Rely on Customers and Prospects to Identify Needs, Test Solutions and Conceptualize Products

Roughly speaking, Independent Software Vendors (ISVs), systems integration firms, and technology consultants can go one of two ways as they proceed down the path of new product design:

  1. Build the product and then find out if anyone needs it, or
  2. Communicate with customers, prospects, competitors and representative groups within a market to discuss areas of need that can be addressed by products and/or services within the range of company skills and production capabilities

In my estimation, option 1 is practiced far more often than option 2, usually as the result of an assumption on the part of an entrepeneur that option 1 represents the easier and faster approach. In my experience, however, products produced by the option 1 method generally fail. The fact is that it is next to impossible to extrapolate from an individual notion to an accurate estimation of a pervasive market need.

Rather, strict application of the option 2 method, which starts with zero assumptions, whatsoever, about solutions, market needs, etc, is a much more reliable and ultimately less costly approach to product development. After all, walking away (before any product development costs have been incurred) from an assumed marketplace that is found to be non existent, is certainly the right course of action.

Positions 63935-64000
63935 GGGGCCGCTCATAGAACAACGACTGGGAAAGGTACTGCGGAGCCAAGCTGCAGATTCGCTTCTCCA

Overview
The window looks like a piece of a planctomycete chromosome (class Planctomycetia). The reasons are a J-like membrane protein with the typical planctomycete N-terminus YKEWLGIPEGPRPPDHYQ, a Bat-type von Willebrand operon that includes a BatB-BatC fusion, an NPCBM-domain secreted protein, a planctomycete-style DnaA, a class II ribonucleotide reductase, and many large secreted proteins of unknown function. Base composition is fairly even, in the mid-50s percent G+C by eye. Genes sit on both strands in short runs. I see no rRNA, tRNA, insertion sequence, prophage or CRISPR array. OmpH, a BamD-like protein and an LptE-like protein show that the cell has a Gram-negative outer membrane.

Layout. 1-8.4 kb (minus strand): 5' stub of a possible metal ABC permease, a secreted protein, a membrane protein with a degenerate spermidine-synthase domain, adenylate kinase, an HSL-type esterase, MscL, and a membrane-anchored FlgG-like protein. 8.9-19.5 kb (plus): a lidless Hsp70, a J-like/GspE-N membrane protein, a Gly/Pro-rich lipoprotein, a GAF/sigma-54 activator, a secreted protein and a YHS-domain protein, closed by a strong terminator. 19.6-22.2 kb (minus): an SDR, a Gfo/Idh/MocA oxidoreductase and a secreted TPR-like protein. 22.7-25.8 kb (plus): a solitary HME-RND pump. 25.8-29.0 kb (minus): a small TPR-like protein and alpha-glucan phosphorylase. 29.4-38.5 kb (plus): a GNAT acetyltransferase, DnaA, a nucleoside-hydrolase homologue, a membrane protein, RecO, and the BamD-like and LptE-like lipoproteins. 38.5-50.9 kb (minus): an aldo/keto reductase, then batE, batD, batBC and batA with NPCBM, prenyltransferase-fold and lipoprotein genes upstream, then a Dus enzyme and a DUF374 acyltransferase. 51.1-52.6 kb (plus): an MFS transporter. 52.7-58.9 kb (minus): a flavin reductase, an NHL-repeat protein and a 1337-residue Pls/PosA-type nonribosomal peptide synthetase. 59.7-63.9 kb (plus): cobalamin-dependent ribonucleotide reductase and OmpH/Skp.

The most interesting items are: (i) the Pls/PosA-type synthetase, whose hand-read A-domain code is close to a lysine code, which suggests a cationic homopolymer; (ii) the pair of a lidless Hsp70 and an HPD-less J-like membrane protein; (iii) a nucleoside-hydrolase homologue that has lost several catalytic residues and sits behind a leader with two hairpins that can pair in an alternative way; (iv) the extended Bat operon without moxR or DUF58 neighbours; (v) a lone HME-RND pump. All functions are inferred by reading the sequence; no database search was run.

Option 2 is easy to implement through a teleprospecting function. Prospects and customers will be much more willing to participate in telephone conversations that are not encumbered with sales offers and product presentations. In fact, some contacts who are involved with marketplace topics will be eager to share information with a skillful teleprospector.

The teleprospecting program should be crafted to not only gauge product needs, but also, and of most importance, the level of clarity with which prospects and customers perceive these same needs. It is especially important to make some estimate of marketplace clarity in order to accurately forecast the length of any sales cycle as well as the actual timing for product development. After all, it makes no sense to develop products for an immature or “broken” market. Better to work closely with prospects and customers to clarify needs. Once needs are clear, then products and services can be recommended as solutions for needs.

Presently in the winter of 2011, many technology marketplace needs lack clarity. Compounded failures to deliver value, false promises of amorphous value, together with underestimation of what it takes to deliver Business Process Re engineering (BPR) have rendered many a technical marketplace into a “no man’s land” which ought to be avoided.

Better take surveys than dream up products for enterprise business 2012.

© IMB Enterprises, Inc. & Ira Michael Blonder, 2011 All Rights Reserved

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